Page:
The minutes of the Federal Reserve meeting on monetary policy showed that a strong majority of bank officials agreed to slow the pace of raising key interest rates to a quarter of a percentage point.
The majority of officials agreed that higher inflation risks remain a “major factor” in shaping monetary policy.
Participants emphasized the continuation of raising interest rates until inflation is controlled.
The minutes stated that inflation “remained well above” the Fed’s target of 2%, in conjunction with labor markets that “remained very tight, which contributed to the continuation of upward pressure on wages and prices.”
“Almost all participants agreed that it was appropriate to raise the target range for the federal funds rate by 25 basis points,” said the minutes of the January 31-February 1 meeting, which were published on Wednesday. Many respondents said this would allow the Federal Reserve to better “range” future increases.
However, “respondents noted in general that the rising risks to inflation expectations remain a key factor in shaping monetary policy expectations,” and that it would take interest rates to be raised and kept high “for inflation to reach the 2% target.”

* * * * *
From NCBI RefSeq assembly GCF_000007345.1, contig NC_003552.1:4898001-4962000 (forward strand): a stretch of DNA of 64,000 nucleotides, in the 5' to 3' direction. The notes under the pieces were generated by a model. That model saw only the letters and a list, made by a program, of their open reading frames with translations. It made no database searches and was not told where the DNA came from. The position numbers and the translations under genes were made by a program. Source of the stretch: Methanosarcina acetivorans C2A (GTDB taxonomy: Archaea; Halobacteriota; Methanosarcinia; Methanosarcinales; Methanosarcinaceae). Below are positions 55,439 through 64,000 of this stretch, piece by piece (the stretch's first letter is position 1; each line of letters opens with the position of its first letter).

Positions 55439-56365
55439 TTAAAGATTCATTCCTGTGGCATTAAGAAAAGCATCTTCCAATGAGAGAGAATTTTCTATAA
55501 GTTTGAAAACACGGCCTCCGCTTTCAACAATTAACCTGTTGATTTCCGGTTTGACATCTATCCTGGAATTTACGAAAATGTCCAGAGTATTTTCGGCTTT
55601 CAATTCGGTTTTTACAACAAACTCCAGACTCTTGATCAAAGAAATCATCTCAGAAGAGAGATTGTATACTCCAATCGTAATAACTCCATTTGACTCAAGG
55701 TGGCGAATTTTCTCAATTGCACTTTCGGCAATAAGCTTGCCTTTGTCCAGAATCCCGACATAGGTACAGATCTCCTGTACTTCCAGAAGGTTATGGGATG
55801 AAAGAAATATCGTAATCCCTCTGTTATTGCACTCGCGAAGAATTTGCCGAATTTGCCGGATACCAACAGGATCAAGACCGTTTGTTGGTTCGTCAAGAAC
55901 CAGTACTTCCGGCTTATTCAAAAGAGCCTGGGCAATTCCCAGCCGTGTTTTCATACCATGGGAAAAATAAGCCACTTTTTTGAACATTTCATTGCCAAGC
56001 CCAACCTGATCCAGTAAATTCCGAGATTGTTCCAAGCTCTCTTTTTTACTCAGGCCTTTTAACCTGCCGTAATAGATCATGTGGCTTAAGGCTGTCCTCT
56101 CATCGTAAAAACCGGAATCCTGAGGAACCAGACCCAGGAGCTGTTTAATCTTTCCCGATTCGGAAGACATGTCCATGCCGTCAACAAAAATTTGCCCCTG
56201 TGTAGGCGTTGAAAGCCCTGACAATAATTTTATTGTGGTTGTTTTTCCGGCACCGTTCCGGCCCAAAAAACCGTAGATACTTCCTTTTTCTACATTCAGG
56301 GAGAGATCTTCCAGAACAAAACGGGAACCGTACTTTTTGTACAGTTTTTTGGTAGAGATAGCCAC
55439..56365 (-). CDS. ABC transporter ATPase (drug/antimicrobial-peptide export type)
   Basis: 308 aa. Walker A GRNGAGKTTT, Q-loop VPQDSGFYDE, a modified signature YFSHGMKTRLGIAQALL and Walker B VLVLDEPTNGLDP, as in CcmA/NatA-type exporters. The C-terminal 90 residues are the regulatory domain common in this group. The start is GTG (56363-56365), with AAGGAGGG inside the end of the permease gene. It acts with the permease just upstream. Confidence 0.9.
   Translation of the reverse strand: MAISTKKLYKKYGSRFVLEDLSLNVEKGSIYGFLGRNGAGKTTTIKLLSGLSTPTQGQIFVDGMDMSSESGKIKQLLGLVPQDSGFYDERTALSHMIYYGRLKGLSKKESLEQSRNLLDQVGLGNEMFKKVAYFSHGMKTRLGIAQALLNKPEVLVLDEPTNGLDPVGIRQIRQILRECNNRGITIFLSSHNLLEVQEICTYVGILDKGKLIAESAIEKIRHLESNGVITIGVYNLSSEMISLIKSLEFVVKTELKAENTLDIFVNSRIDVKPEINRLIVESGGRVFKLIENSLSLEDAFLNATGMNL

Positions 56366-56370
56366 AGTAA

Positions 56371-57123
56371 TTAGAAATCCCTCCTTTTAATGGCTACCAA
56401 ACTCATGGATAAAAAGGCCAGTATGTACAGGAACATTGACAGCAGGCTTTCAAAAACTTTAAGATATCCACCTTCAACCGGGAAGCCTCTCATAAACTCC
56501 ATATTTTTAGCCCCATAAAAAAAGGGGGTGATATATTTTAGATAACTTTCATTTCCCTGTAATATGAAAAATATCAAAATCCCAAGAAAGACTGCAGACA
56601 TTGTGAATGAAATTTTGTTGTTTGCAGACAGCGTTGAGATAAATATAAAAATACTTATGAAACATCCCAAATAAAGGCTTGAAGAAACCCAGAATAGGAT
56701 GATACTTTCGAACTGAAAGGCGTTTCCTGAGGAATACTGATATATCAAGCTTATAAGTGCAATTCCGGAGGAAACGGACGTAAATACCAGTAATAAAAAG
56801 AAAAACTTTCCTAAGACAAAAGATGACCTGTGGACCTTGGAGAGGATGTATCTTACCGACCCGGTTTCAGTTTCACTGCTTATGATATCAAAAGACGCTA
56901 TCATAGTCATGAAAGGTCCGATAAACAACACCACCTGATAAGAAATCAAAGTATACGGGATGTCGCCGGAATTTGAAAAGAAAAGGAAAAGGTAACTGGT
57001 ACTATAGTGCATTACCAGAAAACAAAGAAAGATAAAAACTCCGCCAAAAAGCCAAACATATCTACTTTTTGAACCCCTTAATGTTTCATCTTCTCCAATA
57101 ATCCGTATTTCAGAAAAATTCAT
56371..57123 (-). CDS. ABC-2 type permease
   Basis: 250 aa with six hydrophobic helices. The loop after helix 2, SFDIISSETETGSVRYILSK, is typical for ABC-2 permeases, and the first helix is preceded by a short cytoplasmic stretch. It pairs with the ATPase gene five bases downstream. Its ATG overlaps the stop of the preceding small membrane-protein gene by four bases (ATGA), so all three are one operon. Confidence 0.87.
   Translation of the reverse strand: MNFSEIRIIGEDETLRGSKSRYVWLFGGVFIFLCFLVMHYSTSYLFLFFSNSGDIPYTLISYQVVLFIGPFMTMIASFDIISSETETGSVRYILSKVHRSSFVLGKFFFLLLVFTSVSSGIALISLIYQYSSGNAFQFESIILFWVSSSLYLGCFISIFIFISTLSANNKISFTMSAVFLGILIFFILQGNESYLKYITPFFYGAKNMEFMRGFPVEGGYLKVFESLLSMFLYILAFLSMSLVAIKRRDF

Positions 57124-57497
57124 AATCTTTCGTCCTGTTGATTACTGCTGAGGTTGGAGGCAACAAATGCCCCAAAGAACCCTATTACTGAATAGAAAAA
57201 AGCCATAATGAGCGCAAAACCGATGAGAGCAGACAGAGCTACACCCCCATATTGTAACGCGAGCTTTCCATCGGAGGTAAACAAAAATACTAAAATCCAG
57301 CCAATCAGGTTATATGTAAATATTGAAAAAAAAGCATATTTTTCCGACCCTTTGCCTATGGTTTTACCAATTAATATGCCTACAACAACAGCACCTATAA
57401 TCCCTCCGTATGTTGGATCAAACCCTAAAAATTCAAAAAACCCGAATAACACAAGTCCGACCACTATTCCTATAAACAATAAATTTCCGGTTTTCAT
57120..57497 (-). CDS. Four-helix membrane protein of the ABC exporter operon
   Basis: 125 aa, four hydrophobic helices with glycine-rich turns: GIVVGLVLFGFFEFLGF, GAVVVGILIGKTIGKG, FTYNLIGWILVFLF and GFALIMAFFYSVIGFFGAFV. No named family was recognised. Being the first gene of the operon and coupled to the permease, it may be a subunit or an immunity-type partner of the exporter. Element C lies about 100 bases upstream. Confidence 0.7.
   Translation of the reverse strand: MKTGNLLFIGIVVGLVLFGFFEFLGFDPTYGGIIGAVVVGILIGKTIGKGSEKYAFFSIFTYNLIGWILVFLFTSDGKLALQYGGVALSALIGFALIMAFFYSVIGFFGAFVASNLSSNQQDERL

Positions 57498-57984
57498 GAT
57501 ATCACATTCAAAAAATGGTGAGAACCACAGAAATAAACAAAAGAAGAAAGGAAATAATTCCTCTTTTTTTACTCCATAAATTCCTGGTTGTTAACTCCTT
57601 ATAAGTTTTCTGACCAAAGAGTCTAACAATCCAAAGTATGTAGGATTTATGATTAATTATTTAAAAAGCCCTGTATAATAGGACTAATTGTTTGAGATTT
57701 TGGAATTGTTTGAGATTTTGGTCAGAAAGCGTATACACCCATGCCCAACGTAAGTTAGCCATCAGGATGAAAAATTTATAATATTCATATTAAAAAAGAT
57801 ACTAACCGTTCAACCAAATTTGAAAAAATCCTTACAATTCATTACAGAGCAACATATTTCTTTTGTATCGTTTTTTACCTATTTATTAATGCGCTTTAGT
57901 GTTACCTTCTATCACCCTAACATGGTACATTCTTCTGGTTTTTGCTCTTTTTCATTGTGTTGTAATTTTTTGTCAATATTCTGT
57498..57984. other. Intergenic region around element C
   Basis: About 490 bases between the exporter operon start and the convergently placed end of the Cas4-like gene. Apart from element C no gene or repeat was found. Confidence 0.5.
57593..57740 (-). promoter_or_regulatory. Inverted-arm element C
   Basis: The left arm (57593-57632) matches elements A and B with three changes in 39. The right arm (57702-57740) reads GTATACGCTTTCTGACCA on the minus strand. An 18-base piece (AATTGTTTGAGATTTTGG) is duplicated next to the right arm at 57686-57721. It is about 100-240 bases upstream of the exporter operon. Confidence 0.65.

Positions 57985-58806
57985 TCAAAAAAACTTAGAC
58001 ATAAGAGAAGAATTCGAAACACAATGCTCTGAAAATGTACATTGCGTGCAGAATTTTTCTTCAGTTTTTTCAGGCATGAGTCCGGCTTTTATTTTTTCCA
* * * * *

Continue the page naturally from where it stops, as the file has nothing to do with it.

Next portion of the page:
Only a “few” of participants in the meeting supported a larger half-percentage-point increase in interest rates, or said they “could support it”.
The minutes showed that the Federal Reserve is heading towards a possible end point to increase current interest rates, as well as tending to slow the pace in order to approach more cautiously a possible stopping point while leaving the field open to the extent of eventually raising rates in the event that inflation does not slow down.
The minutes indicated that “the participants agreed that the (Federal Open Market) Committee has made significant progress over the past year in moving towards a sufficiently restrictive mode of monetary policy.”